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Wellbeing: a guide to happiness

What is CBT?
It is a way of discussing how you think about yourself, other people and the world generally (the cognitive part) and how this affects how you feel and what you do (the behaviour bit). It can help you change these things, which can improve your symptoms. Importantly, unlike some other talking treatments, it focuses on “now” and how to improve the way you’re currently thinking and feeling, rather than looking back at causes of distress in the past.

Wellbeing: a guide to happiness

 What’s so good about CBT? Harry Potter author J K Rowling revealed last week that she recovered from serious depression with the help of cognitive behavioural therapy (CBT). This “talking therapy” is now widely used to help people with a range of mental health problems.

What is CBT?
It is a way of discussing how you think about yourself, other people and the world generally (the cognitive part) and how this affects how you feel and what you do (the behaviour bit). It can help you change these things, which can improve your symptoms. Importantly, unlike some other talking treatments, it focuses on “now” and how to improve the way you’re currently thinking and feeling, rather than looking back at causes of distress in the past.

Who benefits from it?
The Royal College of Psychiatrists says CBT is “as effective as antidepressants for many types of depression” and “one of the most effective treatments for conditions where anxiety or depression is the main problem”. CBT can reportedly help alleviate many conditions, including anxiety, depression, phobias, obsessive compulsive disorder, schizophrenia and bulimia.

How does it work?
It involves breaking your thought patterns and behaviour down into smaller bits to help you understand how they’re connected. Broadly speaking, these parts are: a situation, thoughts, emotions, physical feelings and actions.

Give an example.
OK: you’ve had a bad day, so you go shopping. As you walk down the road, you pass someone you know who, apparently, ignores you. How do you react? There are unhelpful ways, which will tend to make you feel worse, and helpful ways. In the first scenario, your first thought might be: “He ignored me – he obviously doesn’t like me.” Then negative emotions would follow: feelings of sadness and rejection. They might in turn lead to physical symptoms such as feeling sick and low on energy. All that would influence your behaviour.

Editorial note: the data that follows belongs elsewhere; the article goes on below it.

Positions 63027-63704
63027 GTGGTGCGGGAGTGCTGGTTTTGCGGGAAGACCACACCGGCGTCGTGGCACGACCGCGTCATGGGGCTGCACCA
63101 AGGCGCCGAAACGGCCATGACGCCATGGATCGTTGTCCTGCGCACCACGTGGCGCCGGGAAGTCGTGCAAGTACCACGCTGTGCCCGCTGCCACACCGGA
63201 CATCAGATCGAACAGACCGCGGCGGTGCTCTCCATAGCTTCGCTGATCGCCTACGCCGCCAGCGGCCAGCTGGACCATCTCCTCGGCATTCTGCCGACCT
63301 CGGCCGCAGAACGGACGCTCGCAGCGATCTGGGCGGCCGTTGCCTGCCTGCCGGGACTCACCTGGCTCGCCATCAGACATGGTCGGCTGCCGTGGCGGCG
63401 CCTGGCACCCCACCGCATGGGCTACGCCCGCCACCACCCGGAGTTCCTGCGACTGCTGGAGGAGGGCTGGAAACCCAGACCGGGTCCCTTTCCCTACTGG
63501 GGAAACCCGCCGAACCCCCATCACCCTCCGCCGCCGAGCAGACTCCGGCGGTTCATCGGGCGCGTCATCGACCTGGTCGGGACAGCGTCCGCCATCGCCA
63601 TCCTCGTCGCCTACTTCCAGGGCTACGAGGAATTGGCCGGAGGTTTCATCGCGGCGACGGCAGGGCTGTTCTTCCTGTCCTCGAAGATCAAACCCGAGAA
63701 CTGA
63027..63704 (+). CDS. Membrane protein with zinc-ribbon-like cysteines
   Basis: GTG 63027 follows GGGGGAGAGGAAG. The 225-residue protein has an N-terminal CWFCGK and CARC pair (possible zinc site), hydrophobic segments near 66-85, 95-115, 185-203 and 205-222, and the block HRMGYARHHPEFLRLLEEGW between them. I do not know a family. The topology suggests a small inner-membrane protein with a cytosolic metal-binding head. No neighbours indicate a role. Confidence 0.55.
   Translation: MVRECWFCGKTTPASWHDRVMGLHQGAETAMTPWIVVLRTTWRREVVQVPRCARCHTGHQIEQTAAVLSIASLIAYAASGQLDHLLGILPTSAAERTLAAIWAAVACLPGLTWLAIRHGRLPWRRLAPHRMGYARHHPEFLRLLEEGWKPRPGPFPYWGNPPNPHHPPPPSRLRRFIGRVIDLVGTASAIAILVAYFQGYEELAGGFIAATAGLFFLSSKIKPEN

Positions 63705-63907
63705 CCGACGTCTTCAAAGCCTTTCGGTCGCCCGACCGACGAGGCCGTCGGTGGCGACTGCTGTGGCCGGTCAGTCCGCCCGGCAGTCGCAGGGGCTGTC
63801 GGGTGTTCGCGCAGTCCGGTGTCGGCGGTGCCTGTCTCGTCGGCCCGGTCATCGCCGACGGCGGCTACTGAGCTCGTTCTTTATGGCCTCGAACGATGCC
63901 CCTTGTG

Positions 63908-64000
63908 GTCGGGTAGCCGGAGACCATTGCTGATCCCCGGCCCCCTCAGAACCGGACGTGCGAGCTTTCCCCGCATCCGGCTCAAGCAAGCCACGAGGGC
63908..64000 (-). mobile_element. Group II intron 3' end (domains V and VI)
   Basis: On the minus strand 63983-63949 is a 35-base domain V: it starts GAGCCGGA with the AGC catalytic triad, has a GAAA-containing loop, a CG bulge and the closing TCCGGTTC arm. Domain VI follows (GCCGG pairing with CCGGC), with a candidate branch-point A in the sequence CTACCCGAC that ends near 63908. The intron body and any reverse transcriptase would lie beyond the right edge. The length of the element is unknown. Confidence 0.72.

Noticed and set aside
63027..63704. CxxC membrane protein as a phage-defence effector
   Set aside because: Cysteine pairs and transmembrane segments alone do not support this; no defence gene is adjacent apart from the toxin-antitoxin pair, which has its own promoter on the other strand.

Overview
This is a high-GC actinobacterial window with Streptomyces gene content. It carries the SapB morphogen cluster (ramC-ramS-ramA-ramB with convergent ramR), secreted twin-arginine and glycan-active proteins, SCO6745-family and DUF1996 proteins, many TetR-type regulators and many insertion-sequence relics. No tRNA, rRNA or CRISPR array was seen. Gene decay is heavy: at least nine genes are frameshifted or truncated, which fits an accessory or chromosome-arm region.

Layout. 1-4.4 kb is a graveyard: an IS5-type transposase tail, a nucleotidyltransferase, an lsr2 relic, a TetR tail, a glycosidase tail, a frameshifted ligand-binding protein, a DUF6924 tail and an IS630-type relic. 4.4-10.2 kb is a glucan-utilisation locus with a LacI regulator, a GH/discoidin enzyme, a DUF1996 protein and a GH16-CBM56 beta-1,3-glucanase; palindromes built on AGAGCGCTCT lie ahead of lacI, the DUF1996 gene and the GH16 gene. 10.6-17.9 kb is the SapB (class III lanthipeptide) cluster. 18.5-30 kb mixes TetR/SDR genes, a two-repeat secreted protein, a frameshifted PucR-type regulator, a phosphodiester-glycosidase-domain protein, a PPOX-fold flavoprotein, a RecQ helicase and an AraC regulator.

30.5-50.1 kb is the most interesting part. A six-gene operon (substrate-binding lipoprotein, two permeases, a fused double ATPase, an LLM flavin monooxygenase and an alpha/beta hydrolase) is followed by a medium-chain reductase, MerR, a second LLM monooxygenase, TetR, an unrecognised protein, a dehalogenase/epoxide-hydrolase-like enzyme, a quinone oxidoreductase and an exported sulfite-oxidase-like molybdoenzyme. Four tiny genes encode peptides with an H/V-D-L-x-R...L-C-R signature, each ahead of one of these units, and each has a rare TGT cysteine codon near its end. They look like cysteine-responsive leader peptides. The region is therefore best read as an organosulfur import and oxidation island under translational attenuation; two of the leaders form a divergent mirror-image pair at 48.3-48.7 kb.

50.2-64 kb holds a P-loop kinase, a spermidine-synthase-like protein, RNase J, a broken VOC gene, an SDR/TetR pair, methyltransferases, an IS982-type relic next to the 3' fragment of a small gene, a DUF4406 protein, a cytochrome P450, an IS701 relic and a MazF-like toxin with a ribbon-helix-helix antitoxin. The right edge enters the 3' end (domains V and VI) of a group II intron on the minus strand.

You have no actual evidence that the person doesn’t like you. But you’ve ended up feeling bad about yourself and behaving unhelpfully.

What would be the helpful reaction?
You could start by thinking: “He looks a bit wrapped up in himself. I wonder if something’s wrong?” You would be concerned, in a friendly way, but have no adverse physical feeling. You would continue your shopping trip, making a mental note to get in touch to make sure your acquaintance was OK. That in turn would give you the chance to correct any lingering misconceptions you might have – and you’d probably feel better about yourself.

And that’s it?
Well, it’s not quite as simple as that. If you’re thinking negatively, your thoughts, emotions and actions can start to reinforce each other, and your behaviour can even prompt new situations that leave you feeling worse. Ultimately, as the Royal College points out, “you can start to believe quite unrealistic (and unpleasant) things about yourself”. When we are distressed, it explains, we are more likely to jump to conclusions and interpret things in extreme and unhelpful ways. CBT helps you see the individual parts of the process and change them.

So how is it done?
Either individually or in groups, or even with books or a computer programme. For more information on CBT, start at www.mind.org.uk/information .

 

 

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